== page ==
Irresponsible – Ignorant Sports Column Clouds Stewart Racing Tragedy
When you're a sports writer or journalist, you're supposed to know your field. You're also not supposed to use your column as a personal vendetta against a certain sport. But apparently George Diaz of the Orlando Sentinel has decided to descend to irresponsible status.
In his syndicated column, reprinted in the Tri-City Herald Monday, he takes Tony Stewart to task, essentially blaming him with thinly veiled malice, for the tragic death of sprint car driver Kevin Ward Jr.
His piece, entitled "Tragedy Should be Wake-Up Call for Stewart", blames Stewart's passion for racing for the death. He even asks the question, "Why the hell is Tony Stewart still racing?" He claims Stewart's passion for racing outside of NASCAR is hurting him and clouding his judgement. (click on the highlighted title to read his comments).
Diaz ignorantly asks if Peyton Manning competes in the Arena Football League in the offseason because of his passion for football? It's obvious Mr. Diaz knows NOTHING about NASCAR, motorsports or driving. That's an ignorant comparison, that shows Mr. Diaz doesn't understand the mentality of a race car driver. Driving a race car has NOTHING in common with stick-and-ball sports.
Drivers will tell you they feel the most alive behind the wheel. The truly great ones were born to drive. Look how long Jeff Gordon's been doing it. Despite the back pain and physical issues, he continues to have one of his best seasons ever! Kyle Busch wins in everything he sits in, from the Camping World Truck Series to Nationwide and Cup. Regardless whether it's a go-kart, or a 3400-lb. Cup Car, these guys (and gals!-Danica) are competitive and passionate. Denny Hamlin, Carl Edwards, Matt Kenseth and dozens of others have, or continue, to participate in "outside" races. It's often done for charitable causes.
My wife drove for several years at Tri-City Raceway. I drove a time or two. We've been "NASCAR" junkies for several decades, as have many of our friends. It gets in your blood. When our family has visited go-kart tracks on vacation, we get jazzed up, and the adrenaline flows and while we have fun, we drive as hard as we can - because we want to win.
Just because Stewart likes to race outside of NASCAR has NOTHING TO DO with this horrible tragedy. IN fact, most other drivers would do it to, but many of them have contracts that prohibit such outside racing, because the team owners and sponsors want to protect their investment from potential injury. Yes, Stewart broke his leg a year ago racing in a sprint car. But it was HIS choice.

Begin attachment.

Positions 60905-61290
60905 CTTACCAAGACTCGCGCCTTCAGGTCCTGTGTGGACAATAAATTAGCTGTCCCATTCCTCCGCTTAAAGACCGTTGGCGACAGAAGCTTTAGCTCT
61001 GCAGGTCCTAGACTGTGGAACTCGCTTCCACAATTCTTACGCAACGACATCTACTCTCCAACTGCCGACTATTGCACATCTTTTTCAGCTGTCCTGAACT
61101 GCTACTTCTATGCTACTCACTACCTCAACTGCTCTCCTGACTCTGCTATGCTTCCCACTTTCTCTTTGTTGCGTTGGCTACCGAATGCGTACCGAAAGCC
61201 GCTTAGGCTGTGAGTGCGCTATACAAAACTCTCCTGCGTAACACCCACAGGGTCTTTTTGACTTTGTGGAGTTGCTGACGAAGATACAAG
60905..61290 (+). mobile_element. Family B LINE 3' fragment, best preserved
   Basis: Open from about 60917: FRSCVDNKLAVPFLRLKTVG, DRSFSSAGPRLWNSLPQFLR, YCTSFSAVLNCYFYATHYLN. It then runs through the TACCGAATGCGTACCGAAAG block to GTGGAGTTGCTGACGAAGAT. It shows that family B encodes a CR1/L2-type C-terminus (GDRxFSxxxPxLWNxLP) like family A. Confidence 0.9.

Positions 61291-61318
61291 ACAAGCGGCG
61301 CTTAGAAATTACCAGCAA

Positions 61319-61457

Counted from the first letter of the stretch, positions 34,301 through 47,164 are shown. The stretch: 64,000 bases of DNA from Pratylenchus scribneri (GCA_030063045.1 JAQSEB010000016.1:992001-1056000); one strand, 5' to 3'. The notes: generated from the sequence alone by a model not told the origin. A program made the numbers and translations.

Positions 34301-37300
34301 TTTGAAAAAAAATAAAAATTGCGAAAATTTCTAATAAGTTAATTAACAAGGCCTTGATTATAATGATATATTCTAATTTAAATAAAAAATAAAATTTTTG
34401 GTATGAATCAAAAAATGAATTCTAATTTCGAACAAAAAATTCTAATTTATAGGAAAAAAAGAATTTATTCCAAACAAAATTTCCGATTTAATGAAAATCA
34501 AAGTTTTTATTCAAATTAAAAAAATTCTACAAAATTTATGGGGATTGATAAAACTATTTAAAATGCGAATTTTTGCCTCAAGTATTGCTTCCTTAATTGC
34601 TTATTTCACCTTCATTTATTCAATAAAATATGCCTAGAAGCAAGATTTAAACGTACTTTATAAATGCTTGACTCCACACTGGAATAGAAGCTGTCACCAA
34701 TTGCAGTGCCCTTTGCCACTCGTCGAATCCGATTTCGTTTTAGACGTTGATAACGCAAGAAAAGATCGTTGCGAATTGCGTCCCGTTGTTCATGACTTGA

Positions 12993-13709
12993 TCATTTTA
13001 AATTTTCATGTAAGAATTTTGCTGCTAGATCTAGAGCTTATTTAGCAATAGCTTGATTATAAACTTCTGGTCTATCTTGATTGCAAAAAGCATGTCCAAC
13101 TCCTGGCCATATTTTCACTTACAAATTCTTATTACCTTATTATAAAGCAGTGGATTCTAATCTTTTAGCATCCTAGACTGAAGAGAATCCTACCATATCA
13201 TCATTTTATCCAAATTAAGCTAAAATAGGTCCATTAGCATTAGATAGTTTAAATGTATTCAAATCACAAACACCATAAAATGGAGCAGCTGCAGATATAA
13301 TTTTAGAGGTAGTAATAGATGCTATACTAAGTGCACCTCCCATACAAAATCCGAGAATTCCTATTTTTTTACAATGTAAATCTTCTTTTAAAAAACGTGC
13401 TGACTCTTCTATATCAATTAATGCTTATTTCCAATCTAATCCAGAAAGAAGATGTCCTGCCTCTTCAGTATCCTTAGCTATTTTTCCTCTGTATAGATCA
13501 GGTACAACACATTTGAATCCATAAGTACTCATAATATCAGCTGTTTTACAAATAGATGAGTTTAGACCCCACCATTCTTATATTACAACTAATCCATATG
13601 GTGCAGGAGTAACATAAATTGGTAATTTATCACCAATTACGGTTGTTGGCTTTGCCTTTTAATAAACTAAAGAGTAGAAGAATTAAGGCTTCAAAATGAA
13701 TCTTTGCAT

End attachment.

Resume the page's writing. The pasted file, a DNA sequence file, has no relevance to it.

Sadly, and with NO disrespect to Mr. Ward or his family, he died largely because he violated one of the #1 safety rules in motorsports: He didn't stay with his car. Unless it's on fire, they tell drivers, "drop the window net to let safety crews know you're ok." STAY WITH YOUR CAR. I've heard that told to local racers in driver's meetings for years, at the old TCR, Hermiston Super Oval, Yakima, etc.
YES, we've seen many NASCAR drivers walk down the track and point at the person they believe dumped them. We've seen helmet throwing. Even drivers punch others through the window net on pit road. But Mr. Ward was on a darkened, dimly lit track, wearing a black firesuit and helmet. The car in front of Stewart had to swerve to miss him, and Stewart hit him. It's a tragedy - plain and simple. ..and that's why it's so sad. He unfortunately put himself in a precarious position, and it cost him his life.
Mr. Diaz, you've hopefully read the police reports and investigation data showing no evidence of criminal intent or even criminal negligence on Stewart's part.
This has NOTHING to do with Stewart's passion, or his desire to drive everything with a wheel. But this story has everything to do with irresponsible, ignorant journalism. Mr. Diaz, we're suggesting you spend a week with Kyle Busch, Jeff Gordon, Greg Biffle or even the racers who roar around Yakima, Wenatchee Super Oval, or Stateline Idaho and see what it means to have the passion of a driver.
Please do your homework, before you make an already tragic situation even worse.